When you start growing your own produce and find that you even have a surplus, it makes sense to save some seeds to grow on, rather than buying new seeds each year. Hard to envision, but there once was a time when packaged commercial seeds were scarce, and next year's garden depended solely on successfully harvesting seeds from this year's crops. Even though today's seed racks and catalogues are ubiquitous, there are still plenty of compelling reasons for seed saving: it allows you to preserve scarce heirloom varieties that are being dropped by seed merchants due to their irregular appearance and unprofitable nature; it increases your self-sufficiency; it can save you money and it allows plants to adapt to the local climate and soil conditions in Ireland and particularly in your garden.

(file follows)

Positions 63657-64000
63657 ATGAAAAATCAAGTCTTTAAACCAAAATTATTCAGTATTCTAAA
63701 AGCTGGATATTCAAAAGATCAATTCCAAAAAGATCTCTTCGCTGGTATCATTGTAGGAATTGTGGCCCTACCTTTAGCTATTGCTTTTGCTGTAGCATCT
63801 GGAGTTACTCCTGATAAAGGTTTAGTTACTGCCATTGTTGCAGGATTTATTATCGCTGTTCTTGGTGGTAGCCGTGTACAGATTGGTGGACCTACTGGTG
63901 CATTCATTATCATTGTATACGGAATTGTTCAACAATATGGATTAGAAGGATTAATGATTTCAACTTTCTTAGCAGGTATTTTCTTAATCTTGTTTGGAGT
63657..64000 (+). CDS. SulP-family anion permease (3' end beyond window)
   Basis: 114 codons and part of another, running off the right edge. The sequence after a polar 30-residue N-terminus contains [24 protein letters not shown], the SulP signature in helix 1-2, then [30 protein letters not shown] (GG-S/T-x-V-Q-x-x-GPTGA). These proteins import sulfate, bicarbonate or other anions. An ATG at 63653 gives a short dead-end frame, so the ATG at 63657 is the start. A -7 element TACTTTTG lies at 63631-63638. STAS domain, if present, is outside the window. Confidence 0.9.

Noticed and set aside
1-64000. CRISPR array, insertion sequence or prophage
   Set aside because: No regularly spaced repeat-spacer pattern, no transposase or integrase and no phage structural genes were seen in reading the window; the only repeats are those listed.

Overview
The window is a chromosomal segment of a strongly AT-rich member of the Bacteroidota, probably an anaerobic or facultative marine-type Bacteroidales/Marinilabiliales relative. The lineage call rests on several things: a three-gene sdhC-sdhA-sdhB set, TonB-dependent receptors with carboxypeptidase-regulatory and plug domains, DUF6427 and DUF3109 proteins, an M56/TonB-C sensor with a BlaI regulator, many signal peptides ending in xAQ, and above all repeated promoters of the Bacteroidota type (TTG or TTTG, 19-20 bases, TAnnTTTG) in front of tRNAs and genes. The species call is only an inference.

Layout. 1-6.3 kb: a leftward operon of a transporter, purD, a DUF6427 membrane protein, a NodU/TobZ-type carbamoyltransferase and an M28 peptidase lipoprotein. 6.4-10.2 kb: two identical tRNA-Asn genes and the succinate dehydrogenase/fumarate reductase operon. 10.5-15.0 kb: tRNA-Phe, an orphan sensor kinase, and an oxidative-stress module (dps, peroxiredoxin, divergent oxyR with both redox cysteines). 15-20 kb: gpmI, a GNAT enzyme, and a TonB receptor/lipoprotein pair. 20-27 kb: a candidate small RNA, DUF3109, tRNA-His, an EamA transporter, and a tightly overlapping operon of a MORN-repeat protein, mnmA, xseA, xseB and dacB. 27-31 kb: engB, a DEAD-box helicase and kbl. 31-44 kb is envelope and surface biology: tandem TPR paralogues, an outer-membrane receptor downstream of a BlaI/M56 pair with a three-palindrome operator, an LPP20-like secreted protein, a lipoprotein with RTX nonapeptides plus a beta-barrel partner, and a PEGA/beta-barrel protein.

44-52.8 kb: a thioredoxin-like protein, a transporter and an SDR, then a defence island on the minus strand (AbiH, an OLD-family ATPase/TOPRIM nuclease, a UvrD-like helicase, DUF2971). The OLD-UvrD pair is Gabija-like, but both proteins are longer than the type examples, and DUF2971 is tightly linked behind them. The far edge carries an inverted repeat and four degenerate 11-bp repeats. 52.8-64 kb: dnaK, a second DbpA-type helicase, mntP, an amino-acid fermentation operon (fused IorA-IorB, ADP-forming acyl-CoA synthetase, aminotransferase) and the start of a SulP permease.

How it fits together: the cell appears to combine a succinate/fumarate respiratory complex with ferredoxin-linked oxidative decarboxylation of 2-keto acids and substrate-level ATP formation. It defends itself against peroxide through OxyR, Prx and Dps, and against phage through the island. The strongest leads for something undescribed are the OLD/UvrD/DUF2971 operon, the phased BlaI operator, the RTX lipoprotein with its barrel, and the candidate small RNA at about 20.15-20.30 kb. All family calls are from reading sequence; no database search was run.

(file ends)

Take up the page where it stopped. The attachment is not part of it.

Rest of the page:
Thankfully, there's a few committed organisations and people in Ireland who realise the importance of maintaining our Irish seed heritage and keeping alive and sharing the forgotten skill of seedsaving. One such person is Frank Bouchier, former head gardener with ISSA (Irish Seedsavers Association), www.irishseedsavers.ie ,and he dropped by FOTA to give me a few tips on the do's and don'ts of saving my own seed.
Frank is such a fountain of fascinating knowledge that I would need a week to absorb it all. His first words of wisdom were to only gather seeds from open-pollinated plants, not hybrids. Open-pollinated varieties are not the product of forced breeding and their seeds will carry on the qualities of the parents, or "breed true" as the jargon goes. Don't try and save seeds from F1 or hybrid varieties.